People carry all types of insurance for injuries, property damage, and more. Whether you file a claim for a car crash, damage to your home, or for your business, you deserve to be treated fairly by your insurance provider. Paying monthly premiums should ensure that you can recover benefits when you file a claim.
Unfortunately, insurance companies are businesses and notorious for preserving their bottom line, even if it means protecting their profits at the expense of their policyholders. They often use questionable tactics and push moral boundaries to avoid paying out claims. Insurance companies that cross the line are guilty of acting in bad faith, but they do not want you to know about bad faith claims and your rights as a policyholder or claimant.
Below, we discuss five things insurance companies don’t want you to know about bad faith claims, so you can be prepared if they treat you unfairly and make it difficult to recover compensation when you need it most.
1. Insurance Companies Have a Legal Obligation to Act in Good Faith
Each state has laws that force insurance companies to handle claims in good faith. Insurance carriers must review claims and respond to claimants in a timely fashion. They must also negotiate settlements honestly and make a strong effort to resolve claims. Insurance companies who intentionally mishandle insurance claims with unfair practices or fraud are breaking the law.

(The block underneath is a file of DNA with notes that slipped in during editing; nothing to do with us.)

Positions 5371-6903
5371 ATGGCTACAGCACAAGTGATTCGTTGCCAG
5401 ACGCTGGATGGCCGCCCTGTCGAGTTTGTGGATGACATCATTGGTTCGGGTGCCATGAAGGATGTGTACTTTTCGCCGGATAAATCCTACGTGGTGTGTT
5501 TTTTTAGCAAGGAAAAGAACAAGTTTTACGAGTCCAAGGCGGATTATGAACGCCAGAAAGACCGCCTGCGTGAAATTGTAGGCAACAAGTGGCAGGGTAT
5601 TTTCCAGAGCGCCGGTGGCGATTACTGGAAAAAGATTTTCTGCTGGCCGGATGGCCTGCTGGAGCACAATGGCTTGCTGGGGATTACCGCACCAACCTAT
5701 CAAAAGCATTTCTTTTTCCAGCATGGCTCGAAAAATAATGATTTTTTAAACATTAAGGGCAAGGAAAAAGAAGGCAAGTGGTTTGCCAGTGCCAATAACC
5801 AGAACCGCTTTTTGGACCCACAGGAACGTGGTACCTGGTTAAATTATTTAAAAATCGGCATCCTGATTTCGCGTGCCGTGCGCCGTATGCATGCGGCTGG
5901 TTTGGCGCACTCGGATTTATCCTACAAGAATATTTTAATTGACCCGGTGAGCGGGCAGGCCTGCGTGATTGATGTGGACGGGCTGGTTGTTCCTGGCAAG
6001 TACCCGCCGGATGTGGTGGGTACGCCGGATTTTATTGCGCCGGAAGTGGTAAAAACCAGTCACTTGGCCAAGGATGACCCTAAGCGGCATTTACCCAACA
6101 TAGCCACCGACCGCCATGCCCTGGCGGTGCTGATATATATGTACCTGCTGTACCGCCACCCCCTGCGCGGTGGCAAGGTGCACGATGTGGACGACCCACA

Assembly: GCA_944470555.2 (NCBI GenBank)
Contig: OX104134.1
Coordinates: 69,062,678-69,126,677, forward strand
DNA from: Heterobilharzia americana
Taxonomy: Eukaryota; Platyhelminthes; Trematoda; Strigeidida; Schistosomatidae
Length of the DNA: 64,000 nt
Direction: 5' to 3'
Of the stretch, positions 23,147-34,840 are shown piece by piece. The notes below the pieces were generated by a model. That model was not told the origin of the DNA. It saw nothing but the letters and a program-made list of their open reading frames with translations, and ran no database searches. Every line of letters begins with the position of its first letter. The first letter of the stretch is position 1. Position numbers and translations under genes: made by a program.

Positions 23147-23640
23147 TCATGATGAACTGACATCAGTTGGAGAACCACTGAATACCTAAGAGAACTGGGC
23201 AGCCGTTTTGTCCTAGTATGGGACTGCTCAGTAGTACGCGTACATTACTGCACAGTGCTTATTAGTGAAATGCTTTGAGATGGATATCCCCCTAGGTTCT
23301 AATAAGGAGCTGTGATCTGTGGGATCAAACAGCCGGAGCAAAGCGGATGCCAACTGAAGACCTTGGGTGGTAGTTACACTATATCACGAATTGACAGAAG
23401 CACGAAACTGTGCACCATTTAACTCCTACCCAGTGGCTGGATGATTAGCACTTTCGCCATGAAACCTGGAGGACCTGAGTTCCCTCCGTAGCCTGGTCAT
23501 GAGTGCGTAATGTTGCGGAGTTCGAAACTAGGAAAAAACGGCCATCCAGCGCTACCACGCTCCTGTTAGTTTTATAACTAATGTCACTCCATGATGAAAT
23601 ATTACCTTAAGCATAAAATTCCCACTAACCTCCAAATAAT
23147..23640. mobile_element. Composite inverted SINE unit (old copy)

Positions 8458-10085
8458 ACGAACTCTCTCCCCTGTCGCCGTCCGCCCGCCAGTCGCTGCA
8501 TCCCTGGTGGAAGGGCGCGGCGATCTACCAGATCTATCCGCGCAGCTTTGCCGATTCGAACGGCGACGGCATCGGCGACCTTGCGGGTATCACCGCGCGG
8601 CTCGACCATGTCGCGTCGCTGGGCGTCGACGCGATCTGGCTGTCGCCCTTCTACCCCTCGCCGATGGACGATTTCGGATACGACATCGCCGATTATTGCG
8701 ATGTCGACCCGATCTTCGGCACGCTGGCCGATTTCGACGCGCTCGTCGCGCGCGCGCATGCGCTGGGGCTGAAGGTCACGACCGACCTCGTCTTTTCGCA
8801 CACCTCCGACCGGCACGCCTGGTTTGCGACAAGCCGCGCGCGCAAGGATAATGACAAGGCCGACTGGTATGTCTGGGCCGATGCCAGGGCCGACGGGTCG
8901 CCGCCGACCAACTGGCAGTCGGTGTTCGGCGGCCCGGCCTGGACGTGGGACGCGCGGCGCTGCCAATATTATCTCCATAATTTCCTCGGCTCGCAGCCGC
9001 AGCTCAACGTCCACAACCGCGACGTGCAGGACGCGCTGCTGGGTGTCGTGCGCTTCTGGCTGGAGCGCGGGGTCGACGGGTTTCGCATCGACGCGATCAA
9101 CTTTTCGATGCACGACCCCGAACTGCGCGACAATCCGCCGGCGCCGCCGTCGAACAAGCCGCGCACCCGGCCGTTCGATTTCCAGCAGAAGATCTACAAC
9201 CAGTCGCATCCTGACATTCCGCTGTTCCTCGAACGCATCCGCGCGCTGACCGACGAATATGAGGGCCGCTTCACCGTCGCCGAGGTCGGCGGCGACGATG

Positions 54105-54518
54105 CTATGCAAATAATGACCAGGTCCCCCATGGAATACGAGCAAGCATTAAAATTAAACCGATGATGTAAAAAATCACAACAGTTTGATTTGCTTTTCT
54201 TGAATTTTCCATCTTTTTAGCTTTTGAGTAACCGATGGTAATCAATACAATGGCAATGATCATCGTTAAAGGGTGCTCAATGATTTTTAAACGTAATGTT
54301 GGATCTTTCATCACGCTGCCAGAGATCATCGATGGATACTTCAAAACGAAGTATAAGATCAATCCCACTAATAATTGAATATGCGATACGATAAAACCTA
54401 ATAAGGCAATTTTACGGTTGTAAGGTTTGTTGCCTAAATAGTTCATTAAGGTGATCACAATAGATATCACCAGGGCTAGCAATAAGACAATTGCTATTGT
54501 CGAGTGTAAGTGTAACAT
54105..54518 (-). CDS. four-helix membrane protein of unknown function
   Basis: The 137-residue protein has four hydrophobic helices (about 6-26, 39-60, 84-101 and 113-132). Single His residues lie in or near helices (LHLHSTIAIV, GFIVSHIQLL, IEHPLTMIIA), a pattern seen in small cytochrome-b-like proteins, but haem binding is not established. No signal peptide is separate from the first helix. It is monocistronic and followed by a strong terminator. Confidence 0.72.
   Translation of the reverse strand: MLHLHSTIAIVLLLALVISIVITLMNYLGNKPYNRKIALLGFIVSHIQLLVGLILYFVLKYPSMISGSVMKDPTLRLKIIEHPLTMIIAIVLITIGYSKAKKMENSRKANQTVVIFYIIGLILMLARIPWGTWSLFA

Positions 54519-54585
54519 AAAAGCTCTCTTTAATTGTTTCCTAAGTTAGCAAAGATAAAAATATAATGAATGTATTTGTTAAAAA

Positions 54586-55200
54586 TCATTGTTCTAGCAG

An insurance provider’s obligation to act in good faith carries various responsibilities and actions towards the policyholder. They do not want you to know they have a legal duty to act a certain way because they can avoid some or all financial liability for a claim more easily when they do not play by the rules. Examples of bad faith actions that some insurance providers commit include:
- Taking too long to respond to a claim
- Taking too long to investigate a claim
- Treating claimants unfairly in their decision
- Improperly interpreting a policy
- Offering unreasonable and unfair settlements
When insurance companies engage in any of the above behavior, it’s likely that the policyholder and/or claimant has grounds for a personal injury lawsuit against the insurance company.
2. Your Insurance Provider Is Not Working for You
You pay at least several hundred dollars per year in insurance premiums. However, many people spend thousands because they pay for insurance for their vehicles, boats, ATVs, businesses, homes, and more. You would think that paying your premiums would mean your insurance provider will act in your best interest and pay out claims without much of a fight. Additionally, large insurance companies spend millions on print, television, and radio advertisements to market their friendly, neighborly ways, leading people to believe their provider is truly on their side. Nothing could be further from the truth.